Bilgin: Did you ever think that you made a piece too big or not big enough after you were done with it?

Mueck: Making the big ones is such hard, physical work I usually wish they were smaller while I'm making them, not after.

I spend quite a while making paper mock-ups/sketches of varying sizes before I commit myself to sculpting the clay. I can still change it all right up to the moulding stage, by which time I know if the size is working for me or not.

Kelsey: When my friend and I visited the exhibit, we were especially intrigued by the various works' eyes and where their focus [was.] Try as we might we never could find the point in front of the sculpture that met its eye contact. We thought we'd found it and then realized Wild Man, for example, was still not looking exactly at us but at some other unreachable focus point. Is that on purpose?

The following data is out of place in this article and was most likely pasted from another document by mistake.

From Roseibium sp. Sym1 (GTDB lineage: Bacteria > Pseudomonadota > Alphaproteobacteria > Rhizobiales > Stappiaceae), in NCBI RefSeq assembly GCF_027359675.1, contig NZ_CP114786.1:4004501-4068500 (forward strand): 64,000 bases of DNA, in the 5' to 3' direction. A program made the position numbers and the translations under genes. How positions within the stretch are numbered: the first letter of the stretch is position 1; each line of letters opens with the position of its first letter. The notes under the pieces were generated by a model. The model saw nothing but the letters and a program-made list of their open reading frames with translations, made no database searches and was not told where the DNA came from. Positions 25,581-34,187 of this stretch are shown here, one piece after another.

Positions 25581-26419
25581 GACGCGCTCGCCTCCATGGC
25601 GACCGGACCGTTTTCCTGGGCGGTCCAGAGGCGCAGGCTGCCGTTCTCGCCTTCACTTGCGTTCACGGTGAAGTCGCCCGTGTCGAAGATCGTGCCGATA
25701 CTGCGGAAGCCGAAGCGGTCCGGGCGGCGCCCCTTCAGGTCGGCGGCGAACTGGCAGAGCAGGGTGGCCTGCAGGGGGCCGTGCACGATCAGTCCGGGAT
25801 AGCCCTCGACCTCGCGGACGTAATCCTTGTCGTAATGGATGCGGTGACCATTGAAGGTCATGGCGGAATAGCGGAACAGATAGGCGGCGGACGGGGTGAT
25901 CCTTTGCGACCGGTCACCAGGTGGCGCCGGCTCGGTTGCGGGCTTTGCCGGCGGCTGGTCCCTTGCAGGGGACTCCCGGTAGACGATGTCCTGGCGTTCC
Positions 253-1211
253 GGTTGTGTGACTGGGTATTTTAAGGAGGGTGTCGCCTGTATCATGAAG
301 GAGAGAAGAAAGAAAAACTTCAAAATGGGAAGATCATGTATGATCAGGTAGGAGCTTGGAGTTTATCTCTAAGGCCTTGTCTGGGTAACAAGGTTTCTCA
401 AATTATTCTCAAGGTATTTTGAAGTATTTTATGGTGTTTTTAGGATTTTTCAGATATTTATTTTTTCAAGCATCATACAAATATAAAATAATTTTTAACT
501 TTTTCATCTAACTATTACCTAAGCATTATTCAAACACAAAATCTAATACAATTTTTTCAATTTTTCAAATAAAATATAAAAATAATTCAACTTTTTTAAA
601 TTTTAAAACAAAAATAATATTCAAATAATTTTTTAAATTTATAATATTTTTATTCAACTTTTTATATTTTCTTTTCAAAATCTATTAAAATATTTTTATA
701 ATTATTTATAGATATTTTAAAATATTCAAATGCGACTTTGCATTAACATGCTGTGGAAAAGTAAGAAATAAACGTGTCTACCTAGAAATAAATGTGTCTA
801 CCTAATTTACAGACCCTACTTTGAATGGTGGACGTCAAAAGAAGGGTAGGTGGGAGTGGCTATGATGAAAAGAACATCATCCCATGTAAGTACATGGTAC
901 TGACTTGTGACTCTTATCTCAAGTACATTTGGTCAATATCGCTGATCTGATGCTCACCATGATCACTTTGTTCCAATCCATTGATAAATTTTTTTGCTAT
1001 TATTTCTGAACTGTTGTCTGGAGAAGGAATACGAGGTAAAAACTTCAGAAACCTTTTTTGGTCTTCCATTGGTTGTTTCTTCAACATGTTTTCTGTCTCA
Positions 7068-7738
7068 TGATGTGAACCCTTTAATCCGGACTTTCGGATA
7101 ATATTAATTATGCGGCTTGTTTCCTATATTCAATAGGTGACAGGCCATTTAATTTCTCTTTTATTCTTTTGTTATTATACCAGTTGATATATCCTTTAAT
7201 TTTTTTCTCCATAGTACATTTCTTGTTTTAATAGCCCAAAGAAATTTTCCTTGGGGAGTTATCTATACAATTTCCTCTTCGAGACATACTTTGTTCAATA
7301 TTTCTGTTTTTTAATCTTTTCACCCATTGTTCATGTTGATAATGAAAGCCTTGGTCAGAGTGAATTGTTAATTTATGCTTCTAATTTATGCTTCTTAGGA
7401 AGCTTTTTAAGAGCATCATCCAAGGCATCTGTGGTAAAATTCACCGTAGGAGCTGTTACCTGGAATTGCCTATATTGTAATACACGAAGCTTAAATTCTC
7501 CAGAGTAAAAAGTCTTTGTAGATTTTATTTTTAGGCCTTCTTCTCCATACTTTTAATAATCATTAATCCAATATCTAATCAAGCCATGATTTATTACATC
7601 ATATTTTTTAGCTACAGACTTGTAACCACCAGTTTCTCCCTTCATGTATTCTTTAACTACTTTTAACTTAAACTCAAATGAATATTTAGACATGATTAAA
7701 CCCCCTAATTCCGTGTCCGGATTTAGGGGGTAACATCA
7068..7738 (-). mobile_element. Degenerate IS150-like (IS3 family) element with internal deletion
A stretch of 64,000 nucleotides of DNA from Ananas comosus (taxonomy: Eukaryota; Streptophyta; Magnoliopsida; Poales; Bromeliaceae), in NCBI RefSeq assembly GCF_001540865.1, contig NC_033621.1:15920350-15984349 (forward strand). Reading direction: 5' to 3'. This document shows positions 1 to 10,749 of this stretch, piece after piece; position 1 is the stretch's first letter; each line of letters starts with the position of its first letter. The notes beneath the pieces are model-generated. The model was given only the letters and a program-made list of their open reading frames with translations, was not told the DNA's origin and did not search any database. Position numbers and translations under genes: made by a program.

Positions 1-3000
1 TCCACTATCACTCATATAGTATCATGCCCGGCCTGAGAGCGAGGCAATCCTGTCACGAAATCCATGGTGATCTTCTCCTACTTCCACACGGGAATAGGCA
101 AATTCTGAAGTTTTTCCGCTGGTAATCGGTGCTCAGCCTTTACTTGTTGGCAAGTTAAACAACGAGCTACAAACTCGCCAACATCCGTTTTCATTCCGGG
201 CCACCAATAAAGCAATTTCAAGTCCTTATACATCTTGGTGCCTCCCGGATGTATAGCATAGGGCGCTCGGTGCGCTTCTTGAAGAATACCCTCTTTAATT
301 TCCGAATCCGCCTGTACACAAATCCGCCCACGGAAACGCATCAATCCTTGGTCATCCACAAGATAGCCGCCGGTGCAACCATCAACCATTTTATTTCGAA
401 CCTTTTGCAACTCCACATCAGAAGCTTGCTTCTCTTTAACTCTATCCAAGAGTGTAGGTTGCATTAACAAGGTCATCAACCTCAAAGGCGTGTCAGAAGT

Mueck: I have them staring into the distance beyond or through the viewer—perhaps lost in their own thoughts or fixed on something else. "Unreachable" sounds good. A Girl had only one eye open—c'mon, you must have found that eye-line!

Kevin: Is it just me or is your work a clearer vision of reality than reality itself?

It might just be you, Kevin!

Mrs. R.A. Drakakis: Where do you get your inspirations for these incredible pieces? How long does it take to make your large faces?

See answer 4. They all take different lengths of time. Mask II took 4 weeks, Spooning Couple, 3 months; it depends on how long it takes to get the clay sculpt right. Sometimes you get it right without a struggle, other times...

Do you see these sculptures as total human beings with a past, present, and future?